"This relationship has been tense for a long time," said the former manager. "Most people do not think it will happen tomorrow. But yes, they think it's only a matter of time. "
Trump asked his confidants to suggest who could replace Coats, according to the advisor.
In expressing his anger at Coats, the president followed a familiar pattern that preceded his dismissal from cabinet officials. Trump often speaks of disloyalty, knowing that his interlocutors will speak with journalists, warning the offending official that his days are numbered.
A spokesman for Coats declined to comment.
Members of the Senate Intelligence Committee were upset by the prospect of Coats' dismissal.
"Dan Coats is an exemplary public servant," said Sen. Angus King (I-Maine), a committee member who had attended the Threat Hearing last month. "When a president – whichever president – denigrates or ignores the factual information presented by the intelligence community. . . he sends a message to the intelligence community: "Do not tell me things I do not want to hear."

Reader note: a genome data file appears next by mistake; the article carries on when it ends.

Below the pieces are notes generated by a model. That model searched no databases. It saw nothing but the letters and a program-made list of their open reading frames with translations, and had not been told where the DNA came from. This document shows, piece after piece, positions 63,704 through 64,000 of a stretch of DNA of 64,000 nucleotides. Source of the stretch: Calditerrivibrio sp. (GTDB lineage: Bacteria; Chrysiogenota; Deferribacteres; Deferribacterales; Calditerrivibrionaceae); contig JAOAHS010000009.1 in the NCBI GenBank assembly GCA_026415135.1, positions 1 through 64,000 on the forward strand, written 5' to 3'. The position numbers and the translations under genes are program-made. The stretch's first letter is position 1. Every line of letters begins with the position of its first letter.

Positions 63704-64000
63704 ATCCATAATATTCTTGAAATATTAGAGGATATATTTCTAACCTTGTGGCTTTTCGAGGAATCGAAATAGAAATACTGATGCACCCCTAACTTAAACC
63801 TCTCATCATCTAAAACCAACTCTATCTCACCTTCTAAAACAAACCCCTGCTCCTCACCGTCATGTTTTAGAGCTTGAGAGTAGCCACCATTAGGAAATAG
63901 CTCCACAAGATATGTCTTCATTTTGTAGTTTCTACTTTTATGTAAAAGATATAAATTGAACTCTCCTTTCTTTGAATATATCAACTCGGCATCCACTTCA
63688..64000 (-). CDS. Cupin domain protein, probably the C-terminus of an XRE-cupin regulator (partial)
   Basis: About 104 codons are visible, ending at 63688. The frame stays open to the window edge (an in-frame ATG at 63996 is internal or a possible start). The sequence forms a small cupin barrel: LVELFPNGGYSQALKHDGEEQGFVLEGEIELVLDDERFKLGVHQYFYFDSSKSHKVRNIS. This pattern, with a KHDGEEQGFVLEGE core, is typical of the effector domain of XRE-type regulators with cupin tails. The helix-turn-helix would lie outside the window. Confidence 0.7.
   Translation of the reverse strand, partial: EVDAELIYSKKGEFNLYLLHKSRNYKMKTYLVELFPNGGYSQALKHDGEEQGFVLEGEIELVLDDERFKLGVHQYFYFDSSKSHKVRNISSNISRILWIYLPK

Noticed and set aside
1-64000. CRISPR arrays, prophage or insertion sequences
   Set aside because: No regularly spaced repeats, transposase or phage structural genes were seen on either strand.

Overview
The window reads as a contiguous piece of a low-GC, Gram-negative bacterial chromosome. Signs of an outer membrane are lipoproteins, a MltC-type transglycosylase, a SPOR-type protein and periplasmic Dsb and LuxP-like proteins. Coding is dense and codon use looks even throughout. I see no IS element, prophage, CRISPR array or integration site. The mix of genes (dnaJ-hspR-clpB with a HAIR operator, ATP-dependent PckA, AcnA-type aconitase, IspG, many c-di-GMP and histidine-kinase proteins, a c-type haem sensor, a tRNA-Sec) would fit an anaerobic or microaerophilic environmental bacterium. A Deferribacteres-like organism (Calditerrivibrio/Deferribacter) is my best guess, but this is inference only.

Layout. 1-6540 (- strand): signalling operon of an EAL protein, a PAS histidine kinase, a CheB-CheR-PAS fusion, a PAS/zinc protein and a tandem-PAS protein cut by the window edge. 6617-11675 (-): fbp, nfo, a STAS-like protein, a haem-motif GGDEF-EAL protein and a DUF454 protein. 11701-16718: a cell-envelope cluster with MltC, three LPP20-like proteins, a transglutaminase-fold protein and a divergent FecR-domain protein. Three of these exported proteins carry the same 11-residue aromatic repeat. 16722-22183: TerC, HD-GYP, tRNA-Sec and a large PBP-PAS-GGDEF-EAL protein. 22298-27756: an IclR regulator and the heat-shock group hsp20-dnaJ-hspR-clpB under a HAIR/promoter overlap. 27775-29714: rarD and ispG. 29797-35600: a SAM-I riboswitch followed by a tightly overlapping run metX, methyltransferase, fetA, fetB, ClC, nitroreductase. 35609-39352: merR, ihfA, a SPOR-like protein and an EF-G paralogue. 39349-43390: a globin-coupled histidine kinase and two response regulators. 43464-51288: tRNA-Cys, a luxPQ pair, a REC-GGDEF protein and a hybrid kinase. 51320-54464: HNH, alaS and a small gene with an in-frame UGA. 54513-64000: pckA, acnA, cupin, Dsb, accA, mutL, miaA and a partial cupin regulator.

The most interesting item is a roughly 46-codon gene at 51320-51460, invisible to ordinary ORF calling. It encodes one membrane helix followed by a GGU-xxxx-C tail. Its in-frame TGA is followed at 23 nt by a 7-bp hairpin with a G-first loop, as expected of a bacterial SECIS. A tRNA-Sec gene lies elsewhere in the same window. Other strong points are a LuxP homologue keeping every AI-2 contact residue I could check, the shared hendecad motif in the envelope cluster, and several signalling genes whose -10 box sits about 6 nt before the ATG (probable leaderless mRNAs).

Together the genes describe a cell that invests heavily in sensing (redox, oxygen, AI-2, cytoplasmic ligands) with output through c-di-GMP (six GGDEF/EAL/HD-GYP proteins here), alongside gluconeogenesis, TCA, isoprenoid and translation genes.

At the beginning of the Trump administration, Coats forged close ties with Mike Pompeo, then director of the CIA, who became one of the most trusted foreign policy advisers as secretary of the CIA. State. Pompeo is now in charge of the fight against Iran, a major objective of the administration, and negotiations on nuclear disarmament with North Korea.
When Coats attended Trump's intelligence briefings on a daily basis, he was sometimes unable to catch the President's attention and prevent him from tacking backwards, the former official said.
As Pompeo's star rose, the president also began to admire Haspel, who became director of the CIA last May, according to US officials.
This left Coats as a strange man. He is not a particularly experienced manager and has entrusted the day-to-day management of the director's office to his main deputy, Sue Gordon, a career intelligence officer with nearly 30 years of experience, current and former officials said.
"He is not involved in anything, but he is not a hard-working manager," said a former senior intelligence officer who has known Coats for years and keeps in touch with current leaders.